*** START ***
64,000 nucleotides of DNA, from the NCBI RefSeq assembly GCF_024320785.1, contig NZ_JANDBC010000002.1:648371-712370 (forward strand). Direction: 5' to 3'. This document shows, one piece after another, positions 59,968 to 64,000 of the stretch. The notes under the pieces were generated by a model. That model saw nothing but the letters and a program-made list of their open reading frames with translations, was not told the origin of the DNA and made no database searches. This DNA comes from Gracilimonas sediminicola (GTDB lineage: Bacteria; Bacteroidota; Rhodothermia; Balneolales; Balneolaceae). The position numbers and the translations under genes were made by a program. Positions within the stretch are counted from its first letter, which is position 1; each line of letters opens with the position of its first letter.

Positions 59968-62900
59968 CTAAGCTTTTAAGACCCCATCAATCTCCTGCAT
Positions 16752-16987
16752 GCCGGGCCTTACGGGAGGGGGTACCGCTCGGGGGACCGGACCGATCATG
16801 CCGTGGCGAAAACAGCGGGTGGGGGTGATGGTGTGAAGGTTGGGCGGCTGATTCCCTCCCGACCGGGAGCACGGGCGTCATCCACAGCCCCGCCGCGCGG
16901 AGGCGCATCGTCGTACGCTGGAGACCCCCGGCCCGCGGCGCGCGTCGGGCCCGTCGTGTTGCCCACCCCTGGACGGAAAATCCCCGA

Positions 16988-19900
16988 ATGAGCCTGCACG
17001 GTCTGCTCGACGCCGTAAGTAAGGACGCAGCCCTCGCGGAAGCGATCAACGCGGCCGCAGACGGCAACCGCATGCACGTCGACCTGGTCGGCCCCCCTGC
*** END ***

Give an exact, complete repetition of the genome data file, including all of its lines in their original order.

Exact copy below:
64,000 nucleotides of DNA, from the NCBI RefSeq assembly GCF_024320785.1, contig NZ_JANDBC010000002.1:648371-712370 (forward strand). Direction: 5' to 3'. This document shows, one piece after another, positions 59,968 to 64,000 of the stretch. The notes under the pieces were generated by a model. That model saw nothing but the letters and a program-made list of their open reading frames with translations, was not told the origin of the DNA and made no database searches. This DNA comes from Gracilimonas sediminicola (GTDB lineage: Bacteria; Bacteroidota; Rhodothermia; Balneolales; Balneolaceae). The position numbers and the translations under genes were made by a program. Positions within the stretch are counted from its first letter, which is position 1; each line of letters opens with the position of its first letter.

Positions 59968-62900
59968 CTAAGCTTTTAAGACCCCATCAATCTCCTGCAT
Positions 16752-16987
16752 GCCGGGCCTTACGGGAGGGGGTACCGCTCGGGGGACCGGACCGATCATG
16801 CCGTGGCGAAAACAGCGGGTGGGGGTGATGGTGTGAAGGTTGGGCGGCTGATTCCCTCCCGACCGGGAGCACGGGCGTCATCCACAGCCCCGCCGCGCGG
16901 AGGCGCATCGTCGTACGCTGGAGACCCCCGGCCCGCGGCGCGCGTCGGGCCCGTCGTGTTGCCCACCCCTGGACGGAAAATCCCCGA

Positions 16988-19900
16988 ATGAGCCTGCACG
17001 GTCTGCTCGACGCCGTAAGTAAGGACGCAGCCCTCGCGGAAGCGATCAACGCGGCCGCAGACGGCAACCGCATGCACGTCGACCTGGTCGGCCCCCCTGC